This article appears in our 2017 Spring issue, Family Values. Subscribe today!
The first image in Wilhemina’s War is of a small church in a meadow framed by blooming cotton. It’s a place of refuge for the central figure of the documentary, Wilhemina Dixon, who was shunned from her previous church for being HIV-positive. The war she’s fighting as an elderly Black woman living with HIV in rural South Carolina is an interpersonal, social, and institutional one, and its casualties are all around her. The documentary follows her family as they struggle with the virus, the stigma it carries, and the good-for-nothing American healthcare system that’s leaving them to rot.
The Black women who make up the film are also fighting erasure. “You know back in the day, they used to say this was a white gay disease?” Shernell “Toni” Sells of the South Carolina HIV/AIDS Council says to a Black female patient. Toni shakes her head. “Guess who the face of HIVis now? Me and you.” Federal officials cited AIDS as the leading cause of death in young Black women in the United States, and in South Carolina, 80 percent of women living with HIV/AIDS are Black. Producer and director June Cross reveals the ways this population is barred access to healthy livelihoods, from increasingly limited access to Medicaid to the stripping of an entire county of hospitals due to budget cuts, saying in voiceover, “Those living with HIV in the rural South endure a kind of medical apartheid.”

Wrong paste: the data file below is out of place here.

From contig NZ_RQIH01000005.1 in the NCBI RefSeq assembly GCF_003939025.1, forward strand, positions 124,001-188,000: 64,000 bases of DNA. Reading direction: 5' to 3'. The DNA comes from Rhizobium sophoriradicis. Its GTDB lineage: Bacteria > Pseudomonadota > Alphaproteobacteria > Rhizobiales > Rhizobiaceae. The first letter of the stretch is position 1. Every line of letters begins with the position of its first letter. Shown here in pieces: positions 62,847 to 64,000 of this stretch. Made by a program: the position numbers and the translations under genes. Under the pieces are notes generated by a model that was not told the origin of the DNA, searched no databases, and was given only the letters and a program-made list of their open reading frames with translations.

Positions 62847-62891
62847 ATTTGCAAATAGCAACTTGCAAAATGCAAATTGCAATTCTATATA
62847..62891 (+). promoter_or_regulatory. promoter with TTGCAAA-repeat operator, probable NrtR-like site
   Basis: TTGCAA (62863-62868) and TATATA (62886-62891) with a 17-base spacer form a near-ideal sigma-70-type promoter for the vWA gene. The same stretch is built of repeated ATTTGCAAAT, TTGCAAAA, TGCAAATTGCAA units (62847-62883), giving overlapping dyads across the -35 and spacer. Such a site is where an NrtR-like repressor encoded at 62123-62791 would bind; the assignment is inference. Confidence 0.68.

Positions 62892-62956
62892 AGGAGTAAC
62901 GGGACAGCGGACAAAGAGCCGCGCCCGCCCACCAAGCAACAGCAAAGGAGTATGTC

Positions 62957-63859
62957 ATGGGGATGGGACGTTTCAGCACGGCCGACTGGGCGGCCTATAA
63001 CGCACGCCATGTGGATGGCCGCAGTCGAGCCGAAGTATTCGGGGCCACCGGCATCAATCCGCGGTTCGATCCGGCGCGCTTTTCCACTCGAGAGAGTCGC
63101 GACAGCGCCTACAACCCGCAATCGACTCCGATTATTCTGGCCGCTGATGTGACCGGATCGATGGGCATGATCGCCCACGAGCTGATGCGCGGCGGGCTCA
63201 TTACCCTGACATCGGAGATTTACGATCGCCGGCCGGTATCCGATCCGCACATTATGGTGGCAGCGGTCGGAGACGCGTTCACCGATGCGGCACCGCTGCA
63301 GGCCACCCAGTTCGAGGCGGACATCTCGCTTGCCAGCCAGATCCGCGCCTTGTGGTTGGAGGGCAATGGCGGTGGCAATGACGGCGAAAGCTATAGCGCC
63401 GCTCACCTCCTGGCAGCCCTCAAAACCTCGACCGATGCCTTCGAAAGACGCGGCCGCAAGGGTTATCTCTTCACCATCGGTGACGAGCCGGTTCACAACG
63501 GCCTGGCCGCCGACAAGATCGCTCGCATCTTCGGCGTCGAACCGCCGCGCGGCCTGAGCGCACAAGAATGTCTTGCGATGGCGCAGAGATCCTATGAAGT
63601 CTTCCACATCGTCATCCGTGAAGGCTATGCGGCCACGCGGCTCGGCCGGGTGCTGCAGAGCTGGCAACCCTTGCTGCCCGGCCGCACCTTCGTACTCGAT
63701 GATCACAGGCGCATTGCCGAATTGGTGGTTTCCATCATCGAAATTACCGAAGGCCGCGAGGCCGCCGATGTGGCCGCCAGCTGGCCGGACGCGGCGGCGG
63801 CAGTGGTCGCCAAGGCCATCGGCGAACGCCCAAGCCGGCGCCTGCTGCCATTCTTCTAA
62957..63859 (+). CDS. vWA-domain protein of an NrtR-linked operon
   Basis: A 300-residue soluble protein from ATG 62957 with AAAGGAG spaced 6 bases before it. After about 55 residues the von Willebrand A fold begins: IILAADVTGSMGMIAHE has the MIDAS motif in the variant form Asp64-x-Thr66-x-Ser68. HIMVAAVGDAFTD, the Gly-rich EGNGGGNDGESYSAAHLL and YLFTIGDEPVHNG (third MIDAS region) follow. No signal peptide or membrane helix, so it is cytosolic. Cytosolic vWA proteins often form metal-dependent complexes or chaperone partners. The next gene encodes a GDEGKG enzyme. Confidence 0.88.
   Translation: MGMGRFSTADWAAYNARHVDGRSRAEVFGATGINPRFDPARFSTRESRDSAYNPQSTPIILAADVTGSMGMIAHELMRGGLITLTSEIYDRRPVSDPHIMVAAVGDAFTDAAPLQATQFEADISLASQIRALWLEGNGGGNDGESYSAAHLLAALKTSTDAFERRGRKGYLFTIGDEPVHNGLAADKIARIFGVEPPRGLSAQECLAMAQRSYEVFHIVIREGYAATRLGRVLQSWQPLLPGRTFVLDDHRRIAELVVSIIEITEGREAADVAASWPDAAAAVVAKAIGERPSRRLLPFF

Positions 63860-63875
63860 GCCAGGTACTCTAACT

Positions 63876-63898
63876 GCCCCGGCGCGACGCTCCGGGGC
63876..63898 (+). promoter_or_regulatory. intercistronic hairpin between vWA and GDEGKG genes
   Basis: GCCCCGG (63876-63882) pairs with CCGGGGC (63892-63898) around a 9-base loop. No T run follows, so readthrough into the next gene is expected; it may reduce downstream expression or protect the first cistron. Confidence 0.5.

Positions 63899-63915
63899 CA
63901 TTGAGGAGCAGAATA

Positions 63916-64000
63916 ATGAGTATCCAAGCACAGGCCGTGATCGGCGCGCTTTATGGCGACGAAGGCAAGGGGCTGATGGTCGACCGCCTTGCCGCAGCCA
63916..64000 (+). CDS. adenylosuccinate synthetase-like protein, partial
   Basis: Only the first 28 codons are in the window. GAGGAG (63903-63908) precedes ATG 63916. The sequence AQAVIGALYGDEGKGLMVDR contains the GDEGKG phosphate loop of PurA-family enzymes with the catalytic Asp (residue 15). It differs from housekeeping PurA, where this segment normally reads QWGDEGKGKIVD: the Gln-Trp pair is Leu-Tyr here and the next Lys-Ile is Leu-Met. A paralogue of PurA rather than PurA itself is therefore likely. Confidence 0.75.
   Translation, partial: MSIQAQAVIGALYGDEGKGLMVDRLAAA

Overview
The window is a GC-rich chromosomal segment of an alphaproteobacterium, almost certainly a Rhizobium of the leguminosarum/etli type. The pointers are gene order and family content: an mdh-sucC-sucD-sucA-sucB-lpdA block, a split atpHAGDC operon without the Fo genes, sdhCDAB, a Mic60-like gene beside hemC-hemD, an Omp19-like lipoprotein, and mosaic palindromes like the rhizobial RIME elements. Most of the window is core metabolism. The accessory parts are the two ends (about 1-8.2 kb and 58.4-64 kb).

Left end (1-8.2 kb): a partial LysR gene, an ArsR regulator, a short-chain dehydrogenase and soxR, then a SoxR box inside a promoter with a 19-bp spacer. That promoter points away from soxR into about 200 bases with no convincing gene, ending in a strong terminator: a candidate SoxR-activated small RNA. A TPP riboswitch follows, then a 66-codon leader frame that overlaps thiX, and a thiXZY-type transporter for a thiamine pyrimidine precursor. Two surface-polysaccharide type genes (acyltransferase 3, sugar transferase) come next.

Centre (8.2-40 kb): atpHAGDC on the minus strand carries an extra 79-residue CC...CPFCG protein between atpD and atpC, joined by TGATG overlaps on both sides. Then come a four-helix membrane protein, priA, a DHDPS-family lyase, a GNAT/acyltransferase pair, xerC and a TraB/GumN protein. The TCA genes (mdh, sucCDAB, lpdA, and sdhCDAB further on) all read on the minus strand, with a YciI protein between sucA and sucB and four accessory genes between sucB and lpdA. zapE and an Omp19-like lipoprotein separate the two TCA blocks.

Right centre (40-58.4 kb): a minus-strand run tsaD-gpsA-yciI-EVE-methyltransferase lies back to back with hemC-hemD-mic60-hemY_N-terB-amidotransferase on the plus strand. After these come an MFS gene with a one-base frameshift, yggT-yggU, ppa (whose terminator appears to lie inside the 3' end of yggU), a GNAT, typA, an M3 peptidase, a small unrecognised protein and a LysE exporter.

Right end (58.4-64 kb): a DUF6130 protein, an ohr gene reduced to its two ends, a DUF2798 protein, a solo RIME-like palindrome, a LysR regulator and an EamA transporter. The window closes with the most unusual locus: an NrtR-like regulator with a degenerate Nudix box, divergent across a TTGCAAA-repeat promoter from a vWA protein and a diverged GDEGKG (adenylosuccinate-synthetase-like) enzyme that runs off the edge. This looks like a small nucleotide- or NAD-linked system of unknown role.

“This is a Black epidemic for all practical purposes,” says Vivian Clark-Armstead of the South Carolina HIV/AIDS Council at the start of the film. Now that the mainstream white gay movement in the United States has moved on to matters of assimilation, millions of Americans living with HIV/AIDS, most of whom live in the South and are of color, have been left behind. “And so, if you’re waiting on the cavalry to come,” Clark-Armstead continues, “if you’re waiting on somebody else to come and save us, if you think help’s coming—just think about Katrina.” She is, of course, referring to the shameful abandonment of Black southern victims of Hurricane Katrina in 2005. “They ain’t coming.”
Wilhemina withstands the hurricane around her, neither placing a bow on her situation nor lashing out with frustration. She speaks plainly and honestly, pointing out each scar the epidemic has left on her and her family. She leads by example, with education and courage, eating away at stigma and violent racial neglect.